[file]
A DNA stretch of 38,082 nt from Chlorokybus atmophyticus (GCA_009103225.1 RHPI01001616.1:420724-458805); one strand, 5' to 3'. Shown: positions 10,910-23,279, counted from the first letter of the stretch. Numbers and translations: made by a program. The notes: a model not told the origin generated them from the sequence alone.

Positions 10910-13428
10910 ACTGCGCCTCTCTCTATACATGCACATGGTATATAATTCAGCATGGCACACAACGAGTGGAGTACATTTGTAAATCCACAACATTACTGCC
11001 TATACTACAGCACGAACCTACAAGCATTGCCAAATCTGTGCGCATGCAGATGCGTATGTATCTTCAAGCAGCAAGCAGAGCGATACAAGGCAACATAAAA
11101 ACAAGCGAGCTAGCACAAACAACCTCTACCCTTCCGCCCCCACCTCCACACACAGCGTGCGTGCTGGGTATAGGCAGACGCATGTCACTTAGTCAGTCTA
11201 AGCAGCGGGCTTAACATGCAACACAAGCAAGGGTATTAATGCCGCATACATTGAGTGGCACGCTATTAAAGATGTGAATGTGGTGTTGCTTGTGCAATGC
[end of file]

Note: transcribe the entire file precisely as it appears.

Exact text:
A DNA stretch of 38,082 nt from Chlorokybus atmophyticus (GCA_009103225.1 RHPI01001616.1:420724-458805); one strand, 5' to 3'. Shown: positions 10,910-23,279, counted from the first letter of the stretch. Numbers and translations: made by a program. The notes: a model not told the origin generated them from the sequence alone.

Positions 10910-13428
10910 ACTGCGCCTCTCTCTATACATGCACATGGTATATAATTCAGCATGGCACACAACGAGTGGAGTACATTTGTAAATCCACAACATTACTGCC
11001 TATACTACAGCACGAACCTACAAGCATTGCCAAATCTGTGCGCATGCAGATGCGTATGTATCTTCAAGCAGCAAGCAGAGCGATACAAGGCAACATAAAA
11101 ACAAGCGAGCTAGCACAAACAACCTCTACCCTTCCGCCCCCACCTCCACACACAGCGTGCGTGCTGGGTATAGGCAGACGCATGTCACTTAGTCAGTCTA
11201 AGCAGCGGGCTTAACATGCAACACAAGCAAGGGTATTAATGCCGCATACATTGAGTGGCACGCTATTAAAGATGTGAATGTGGTGTTGCTTGTGCAATGC